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Journal of Oral & Facial Pain and Headache
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J Orofac Pain 32 (2018), No. 4     6. Nov. 2018
J Orofac Pain 32 (2018), No. 4  (06.11.2018)

Page 418-427


Characteristics of Glutamate-Evoked Pain in the Masseter Region: Differences Between Targeted Injections in Subcutaneous, Muscle, and Bone Tissues
Udagawa, Gen / Baad-Hansen, Lene / Naganawa, Takuya / Ando, Tomohiro / Svensson, Peter
Aims: To investigate whether glutamate-evoked pain in the masseter region differs between three different depths of injection, targeting subcutaneous, muscle, and bone tissues.
Methods: A total of 16 healthy volunteers participated and, in a randomized order, received injections of glutamate (1.0 M, 0.2 mL) and isotonic saline (0.9%, 0.2 mL) in the masseter region that targeted subcutaneous, intramuscular, and bone surface tissues. Following injection, pain intensity was measured using electronic visual analog scale (eVAS) and numeric rating scale (NRS) scores of unpleasantness, tiredness, tension, soreness, and stiffness. Pressure pain sensitivity (PPS), pain drawing areas, and McGill Pain Questionnaire (MPQ) scores were also assessed. Repeated-measures analysis of variance, McNemar test, and Tukey post hoc tests were used for statistical analyses. P < .05 was considered statistically significant.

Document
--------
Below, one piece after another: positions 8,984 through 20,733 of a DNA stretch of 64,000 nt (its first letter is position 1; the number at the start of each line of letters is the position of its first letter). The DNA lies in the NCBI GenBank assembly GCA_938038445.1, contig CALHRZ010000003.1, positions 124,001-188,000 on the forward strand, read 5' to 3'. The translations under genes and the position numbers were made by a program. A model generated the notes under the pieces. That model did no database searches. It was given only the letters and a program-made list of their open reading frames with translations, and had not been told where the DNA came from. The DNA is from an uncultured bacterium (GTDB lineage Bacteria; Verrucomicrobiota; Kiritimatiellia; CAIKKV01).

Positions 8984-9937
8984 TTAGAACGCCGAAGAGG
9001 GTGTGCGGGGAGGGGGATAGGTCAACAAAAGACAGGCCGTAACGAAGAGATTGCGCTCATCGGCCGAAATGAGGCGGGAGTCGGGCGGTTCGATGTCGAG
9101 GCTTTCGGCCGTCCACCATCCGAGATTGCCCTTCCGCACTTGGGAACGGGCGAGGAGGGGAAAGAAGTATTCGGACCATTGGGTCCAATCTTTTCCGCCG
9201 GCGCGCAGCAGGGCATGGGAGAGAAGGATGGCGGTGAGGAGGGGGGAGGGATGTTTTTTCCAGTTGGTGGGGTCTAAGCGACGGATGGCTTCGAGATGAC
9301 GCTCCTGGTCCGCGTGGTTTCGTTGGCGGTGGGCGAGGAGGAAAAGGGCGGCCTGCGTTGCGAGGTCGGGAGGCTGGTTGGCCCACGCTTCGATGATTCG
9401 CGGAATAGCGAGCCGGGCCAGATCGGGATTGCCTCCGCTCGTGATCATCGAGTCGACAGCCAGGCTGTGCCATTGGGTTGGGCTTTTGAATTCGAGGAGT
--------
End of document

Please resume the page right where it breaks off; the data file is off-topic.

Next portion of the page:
Results: Overall, subcutaneous injections induced significantly more unpleasantness and pain than intramuscular injections, and PPS scores evoked after glutamate injection at the surface of the bone were significantly higher than after intramuscular glutamate injection. Subcutaneous glutamate injections were more often described as "sharp" and "pinching."
Conclusion: The subcutaneous injection was more painful and unpleasant than the intramuscular injection. The glutamate injection at the surface of the bone sensitized the deep pain tissues to pressure stimulation. Clinically, it may be difficult to differentiate between the source or site of pain originating from the masseter region, but the specific quality and word descriptors could assist in differential diagnosis.

Keywords: bone surface, glutamate, myofascial pain, subcutaneous, temporomandibular disorders